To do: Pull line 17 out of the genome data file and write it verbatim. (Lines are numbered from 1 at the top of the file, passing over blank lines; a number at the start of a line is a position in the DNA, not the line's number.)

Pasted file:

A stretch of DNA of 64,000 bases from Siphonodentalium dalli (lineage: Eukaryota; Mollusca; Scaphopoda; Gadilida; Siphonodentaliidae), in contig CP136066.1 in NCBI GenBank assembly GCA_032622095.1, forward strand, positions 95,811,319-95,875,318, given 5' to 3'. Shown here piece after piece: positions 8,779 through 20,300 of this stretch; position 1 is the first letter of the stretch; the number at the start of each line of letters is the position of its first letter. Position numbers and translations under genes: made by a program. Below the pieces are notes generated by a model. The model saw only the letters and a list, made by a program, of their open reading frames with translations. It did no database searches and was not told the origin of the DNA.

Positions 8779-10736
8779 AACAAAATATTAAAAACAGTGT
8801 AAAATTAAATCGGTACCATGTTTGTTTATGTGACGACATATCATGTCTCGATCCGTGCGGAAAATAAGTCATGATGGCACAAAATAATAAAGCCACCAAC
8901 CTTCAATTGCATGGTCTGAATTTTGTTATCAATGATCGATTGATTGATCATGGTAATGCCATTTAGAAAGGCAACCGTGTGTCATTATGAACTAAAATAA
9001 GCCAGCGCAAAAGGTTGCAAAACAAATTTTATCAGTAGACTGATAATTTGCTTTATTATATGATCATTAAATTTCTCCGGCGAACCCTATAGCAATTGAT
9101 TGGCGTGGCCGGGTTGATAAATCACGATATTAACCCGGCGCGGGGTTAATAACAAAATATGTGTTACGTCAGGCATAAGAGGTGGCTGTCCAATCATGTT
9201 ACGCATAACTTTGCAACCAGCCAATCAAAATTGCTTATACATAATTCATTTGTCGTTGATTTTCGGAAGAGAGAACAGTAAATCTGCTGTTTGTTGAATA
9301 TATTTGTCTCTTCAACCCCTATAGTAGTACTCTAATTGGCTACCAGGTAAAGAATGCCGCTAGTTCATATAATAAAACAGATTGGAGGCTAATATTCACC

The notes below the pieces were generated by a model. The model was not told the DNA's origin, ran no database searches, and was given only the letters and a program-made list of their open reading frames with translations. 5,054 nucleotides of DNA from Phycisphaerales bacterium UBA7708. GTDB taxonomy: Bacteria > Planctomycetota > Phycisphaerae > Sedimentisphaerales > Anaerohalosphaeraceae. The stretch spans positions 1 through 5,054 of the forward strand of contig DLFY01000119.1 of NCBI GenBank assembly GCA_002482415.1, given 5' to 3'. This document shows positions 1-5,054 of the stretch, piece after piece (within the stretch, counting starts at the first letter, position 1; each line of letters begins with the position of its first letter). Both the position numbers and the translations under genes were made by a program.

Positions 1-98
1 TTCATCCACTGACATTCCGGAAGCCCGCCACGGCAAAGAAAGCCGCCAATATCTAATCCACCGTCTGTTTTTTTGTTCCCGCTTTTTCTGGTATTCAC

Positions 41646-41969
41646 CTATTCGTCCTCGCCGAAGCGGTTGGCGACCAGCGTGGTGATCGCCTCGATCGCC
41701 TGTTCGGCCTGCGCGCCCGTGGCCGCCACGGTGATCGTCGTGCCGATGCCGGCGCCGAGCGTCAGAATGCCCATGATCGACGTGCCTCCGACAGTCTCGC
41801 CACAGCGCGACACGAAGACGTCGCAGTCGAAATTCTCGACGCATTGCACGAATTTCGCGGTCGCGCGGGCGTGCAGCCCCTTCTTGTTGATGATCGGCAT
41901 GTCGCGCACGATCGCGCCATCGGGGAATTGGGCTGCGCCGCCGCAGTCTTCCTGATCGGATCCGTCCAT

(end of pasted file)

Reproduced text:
41901 GTCGCGCACGATCGCGCCATCGGGGAATTGGGCTGCGCCGCCGCAGTCTTCCTGATCGGATCCGTCCAT